BEAM ME UP, SCOTTY!
‘Star Trek: Discovery’ Boldly Goes Where No TV Series Has Gone Before
The new CBS show, created by Bryan Fuller and Alex Kurtzman, is at once a striking homage to the original and a thrilling new take on the sci-fi genre. [Warning: Spoilers]
This year, Marvel Studios aired the pilot of their new sci-fi series The Inhumans in IMAX theaters. The cheaply made project was ill-suited for this type of venue, but goddamn, do I wish everyone had the chance to experience Star Trek: Discovery on the big screen.
It’s immediate from the opening frames of Discovery that this show is expensive. The set pieces, the makeup and prostheses, the costumes, everything about it is geared toward breathing new life into a series that hasn’t been on the air since Star Trek: Enterprise ended in 2005. As Star Trek returns, it’s the series that you’ve always known and loved, mixed with the action and adventure of the movies that have drawn in new fans since J.J. Abrams’ reboot in 2009.
Discovery stars Sonequa Martin-Green as First Officer Michael Burnham, a human who trained with the Vulcans for years before joining Captain Philippa Georgiou’s (Michelle Yeoh) USS Shenzhou. Michael’s confliction of Vulcan logic with her human emotions is a new take on the typical Kirk and Spock relationship of human and Vulcan running a ship together. It’s one of the many ways Discovery pays homage to Star Trek history but propels the series into the next generation (let me pun!).
The series also seems like a response to the great sci-fi series that have come in the wake of Star Trek’s popularity. Series like Battlestar Galactica have Star Trek’s influence in its DNA but managed to provide a different take on humanity in outer space. Star Trek has always been an aspirational series about the best qualities of humanity and how we might have conquered our demons in the future, racism and sexism in particular, whereas sci-fi post-Star Trek often focused on the darker aspects of humanity and used the genre to highlight how we really are as humans, like the aforementioned Battlestar and also series like Fringe, Firefly, and Farscape.
The desire to marry the old with the new crescendoes into a beautiful pilot—that functions more as a mini-series before it ends with a soft reboot and new mission statement—that pits Philippa’s traditional Star Trek optimism with Michael’s logical view of how war and humanity works. It’s even more beautiful watching two women of color, black and Asian, navigate a realm that traditionally hasn’t included them. It honors sci-fi’s history while giving it a bold new future to stake claim in, making Star Trek essential television for the first time in decades.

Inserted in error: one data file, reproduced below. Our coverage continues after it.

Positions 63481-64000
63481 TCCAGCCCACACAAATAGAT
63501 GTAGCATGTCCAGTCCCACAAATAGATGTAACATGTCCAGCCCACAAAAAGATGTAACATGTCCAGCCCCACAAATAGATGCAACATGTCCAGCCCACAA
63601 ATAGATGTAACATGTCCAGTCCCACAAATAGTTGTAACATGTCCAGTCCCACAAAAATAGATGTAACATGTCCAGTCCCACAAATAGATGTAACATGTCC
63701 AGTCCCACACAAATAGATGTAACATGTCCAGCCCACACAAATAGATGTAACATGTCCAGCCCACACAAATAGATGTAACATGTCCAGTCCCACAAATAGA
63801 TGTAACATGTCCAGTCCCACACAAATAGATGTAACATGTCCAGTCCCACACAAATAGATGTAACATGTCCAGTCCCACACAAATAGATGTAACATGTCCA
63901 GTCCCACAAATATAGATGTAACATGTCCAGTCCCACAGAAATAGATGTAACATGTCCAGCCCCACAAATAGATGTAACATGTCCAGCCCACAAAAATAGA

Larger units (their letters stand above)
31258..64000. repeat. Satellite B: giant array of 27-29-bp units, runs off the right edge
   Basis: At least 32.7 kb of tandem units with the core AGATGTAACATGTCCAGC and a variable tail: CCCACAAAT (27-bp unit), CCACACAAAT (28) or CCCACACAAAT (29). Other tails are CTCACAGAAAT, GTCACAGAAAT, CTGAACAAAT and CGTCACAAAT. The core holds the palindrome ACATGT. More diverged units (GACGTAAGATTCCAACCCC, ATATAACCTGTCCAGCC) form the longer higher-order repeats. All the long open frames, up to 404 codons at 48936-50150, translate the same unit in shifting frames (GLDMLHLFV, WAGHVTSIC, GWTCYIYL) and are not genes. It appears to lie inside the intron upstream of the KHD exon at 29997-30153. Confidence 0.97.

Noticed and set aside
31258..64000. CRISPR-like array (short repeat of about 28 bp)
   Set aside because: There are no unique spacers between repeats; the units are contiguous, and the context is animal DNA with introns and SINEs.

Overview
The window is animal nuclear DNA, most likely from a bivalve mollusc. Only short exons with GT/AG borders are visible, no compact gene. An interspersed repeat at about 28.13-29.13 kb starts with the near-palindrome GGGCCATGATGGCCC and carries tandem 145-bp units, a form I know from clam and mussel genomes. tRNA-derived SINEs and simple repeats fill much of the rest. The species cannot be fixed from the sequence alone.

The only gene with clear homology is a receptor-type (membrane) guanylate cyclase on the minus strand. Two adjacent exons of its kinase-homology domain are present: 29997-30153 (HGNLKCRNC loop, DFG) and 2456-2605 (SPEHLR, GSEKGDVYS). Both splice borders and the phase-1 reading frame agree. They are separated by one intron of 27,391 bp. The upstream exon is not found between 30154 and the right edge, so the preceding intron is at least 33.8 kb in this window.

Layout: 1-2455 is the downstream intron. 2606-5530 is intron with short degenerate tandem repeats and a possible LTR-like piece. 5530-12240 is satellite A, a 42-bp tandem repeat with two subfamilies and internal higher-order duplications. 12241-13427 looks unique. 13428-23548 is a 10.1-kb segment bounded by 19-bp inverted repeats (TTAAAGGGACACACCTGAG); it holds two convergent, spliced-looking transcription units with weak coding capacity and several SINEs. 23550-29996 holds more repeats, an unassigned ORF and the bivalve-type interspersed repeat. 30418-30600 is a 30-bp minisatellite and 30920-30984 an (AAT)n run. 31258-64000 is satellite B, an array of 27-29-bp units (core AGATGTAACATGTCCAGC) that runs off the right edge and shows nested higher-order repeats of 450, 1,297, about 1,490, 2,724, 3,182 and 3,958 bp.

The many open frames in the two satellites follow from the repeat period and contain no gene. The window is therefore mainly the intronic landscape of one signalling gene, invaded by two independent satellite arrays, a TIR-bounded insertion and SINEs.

Speaking to ET Online, Yeoh was of a similar mind: “I think everybody pays homage to the original because they are the original, so the essence and spirit of how we started out… is very much there. It’s about inclusion, raising the diversity, reflecting on what’s happening with us as a human race and going forward with strength and compassion. It is all there. I think this is the real spirit of what it is to be Star Trek.”
The pilot ends on a cliffhanger—but in doing so it thrusts Michael into a Star Trek we’ve never seen before. It’s a Star Trek that takes seriously the business of war and the weight it has on society.
Not to mention how Michael’s need to prove herself—and to constantly have her instincts interrogated—mirrors what it’s like to be a woman and a person of color in America right now. To some, it might seem like Star Trek is abandoning its purported post-racial roots to embrace race and comment on America when all some fans want is a dose of familiar escapist nostalgia. But just like the original series’ hope for our future as humans, Discovery offers a new kind of optimism.
“I think about what it means to see ourselves and I think about our young people watching… I think about the legacy of Star Trek itself and how the universality is the spirit of it and how we are continuing with that,” Martin-Green said, speaking on CBS’ The Talk. “Not even just with me—we also have the first Asian female captain and we also have the first female captain with a female first officer. We have a very positive relationship there. And we have the first openly gay officer, as well.”
Star Trek has always wanted to “boldly go where no man has gone before.” With Discovery, there are still new horizons to explore, and I’m grateful to be along for the ride.